Kwanzaa was created to introduce and reinforce seven basic values of African culture that contribute to building and reinforcing family, community and culture among African American people as well as Africans throughout the world African community. These values are called the Nguzo Saba, which in Swahili means the Seven Principles, and stand at the heart of the origin and meaning of Kwanzaa.
Umoja (oo-MOH-jah) Unity
To strive for and maintain unity in the family, community, nation and race.
Kujichagulia (koo-gee-CHAH-goo-lee-ah) Self-Determination
To define ourselves, name ourselves, create for ourselves and speak for ourselves.
Ujima (oo-GEE-mah) Collective Work and Responsibility
To build and maintain our community together and make our brother’s and sister’s problems our problems and to solve them together.
Ujamaa (oo-jah-MAH) Cooperative Economics
To build and maintain our own stores, shops and other businesses and to profit from them together.
Nia (NEE-ah) Purpose
To make our collective vocation the building and developing of our community in order to restore our people to their traditional greatness.
Kuumba (koo-OOM-bah) Creativity
To do always as much as we can, in the way we can, in order to leave our community more beautiful and beneficial than we inherited it.
Imani (ee-MAH-nee) Faith
To believe with all our heart in our people, our parents, our teachers, our leaders and the righteousness and victory of our struggle.
The holiday is an ancient and living cultural tradition which reflects the best of African thought and practice in its reaffirmation of the dignity of the human person in community and culture, the well-being of family and community, the integrity of the environment and our kinship with it, and the rich resource and meaning of a people’s culture.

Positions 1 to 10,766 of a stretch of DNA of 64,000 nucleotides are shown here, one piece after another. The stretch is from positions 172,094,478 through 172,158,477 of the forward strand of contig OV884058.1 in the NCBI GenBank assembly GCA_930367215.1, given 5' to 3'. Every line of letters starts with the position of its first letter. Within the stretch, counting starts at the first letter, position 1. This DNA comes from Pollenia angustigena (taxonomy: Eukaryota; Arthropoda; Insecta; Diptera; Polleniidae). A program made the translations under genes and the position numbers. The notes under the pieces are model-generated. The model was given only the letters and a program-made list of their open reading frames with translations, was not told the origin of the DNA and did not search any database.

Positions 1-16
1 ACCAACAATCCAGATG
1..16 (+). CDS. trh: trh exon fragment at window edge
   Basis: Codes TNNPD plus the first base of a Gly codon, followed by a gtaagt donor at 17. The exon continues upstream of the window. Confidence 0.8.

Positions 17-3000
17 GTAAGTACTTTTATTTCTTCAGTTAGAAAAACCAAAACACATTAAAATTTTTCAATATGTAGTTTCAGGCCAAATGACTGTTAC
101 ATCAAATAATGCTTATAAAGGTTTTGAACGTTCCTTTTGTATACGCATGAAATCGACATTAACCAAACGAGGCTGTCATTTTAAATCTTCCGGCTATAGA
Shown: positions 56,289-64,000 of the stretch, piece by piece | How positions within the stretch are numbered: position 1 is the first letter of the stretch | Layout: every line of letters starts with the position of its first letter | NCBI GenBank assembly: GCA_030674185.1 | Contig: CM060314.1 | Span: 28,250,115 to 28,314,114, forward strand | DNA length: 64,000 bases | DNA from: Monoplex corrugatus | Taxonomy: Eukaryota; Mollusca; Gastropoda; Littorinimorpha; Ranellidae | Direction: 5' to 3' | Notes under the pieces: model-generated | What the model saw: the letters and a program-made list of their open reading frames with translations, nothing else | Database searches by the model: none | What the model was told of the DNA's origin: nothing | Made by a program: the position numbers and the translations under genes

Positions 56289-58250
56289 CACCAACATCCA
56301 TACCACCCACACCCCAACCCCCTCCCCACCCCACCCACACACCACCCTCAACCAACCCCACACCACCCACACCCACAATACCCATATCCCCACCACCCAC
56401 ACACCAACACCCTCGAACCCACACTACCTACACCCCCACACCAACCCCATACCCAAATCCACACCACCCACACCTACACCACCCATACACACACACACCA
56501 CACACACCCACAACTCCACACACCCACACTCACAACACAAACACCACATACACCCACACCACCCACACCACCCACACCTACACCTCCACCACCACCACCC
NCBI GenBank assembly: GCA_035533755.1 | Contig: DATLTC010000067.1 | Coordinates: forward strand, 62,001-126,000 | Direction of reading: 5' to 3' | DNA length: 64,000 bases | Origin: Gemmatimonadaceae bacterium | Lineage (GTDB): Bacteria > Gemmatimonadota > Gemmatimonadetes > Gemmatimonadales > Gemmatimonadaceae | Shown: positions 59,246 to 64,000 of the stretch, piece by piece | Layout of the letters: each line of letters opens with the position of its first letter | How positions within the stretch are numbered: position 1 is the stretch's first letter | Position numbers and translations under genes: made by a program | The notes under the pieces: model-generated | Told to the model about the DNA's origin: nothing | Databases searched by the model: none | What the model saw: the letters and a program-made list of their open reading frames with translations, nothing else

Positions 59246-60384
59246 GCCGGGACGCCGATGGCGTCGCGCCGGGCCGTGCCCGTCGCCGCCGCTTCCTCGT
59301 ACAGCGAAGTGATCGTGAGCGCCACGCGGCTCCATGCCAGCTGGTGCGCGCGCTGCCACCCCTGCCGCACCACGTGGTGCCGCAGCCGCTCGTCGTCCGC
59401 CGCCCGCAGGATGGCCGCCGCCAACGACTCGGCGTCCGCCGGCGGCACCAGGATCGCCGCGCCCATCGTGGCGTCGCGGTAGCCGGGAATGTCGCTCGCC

Excerpted from THE OFFICIAL KWANZAA WEB SITE
The Capital City Kwanzaa Festival, first presented in 1990 by the Elegba Folklore Society, embodies the philosophy, principles and values of the Kwanzaa holiday. A family celebration, it creates an atmosphere and a forum for individual focus, family strengthening, community building, re-commitment and the enjoyment derived from being a vital part of the African world community. This is our year’s end thanksgiving event as we acknowledge for the fruits of our labor and project new growth for the year ahead.
On Saturday, December 31, the 2011 Capital City Kwanzaa Festival will capture the spirit and the significance of the Kwanzaa season. In a colorful event at the Showplace, the stage will light up with performances and talks by artists and historians of international note and local favorites to help tell the story of rich heritage and folklore. There will also be opportunities to discuss a variety of topics to underscore the need for a strong cultural foundation.
And there will be more. The African Market will be bulging with garments, jewelry, artifacts, books, imports and food. The festival will engage children in take-home craft making and other enrichment activities.
Janine Bell, founder and artistic director of the Elegba Folklore Society, has produced annual Kwanzaa programs in Richmond since 1986. Because of this programming, observance of the Kwanzaa holiday has consistently increased in Richmond and surrounding areas. The festival provides a particular contemporary significance against the backdrop of Richmond’s history. Richmond, the nation’s second largest market of enslaved Africans, is known as the capital of the confederacy and black entrepreneurship.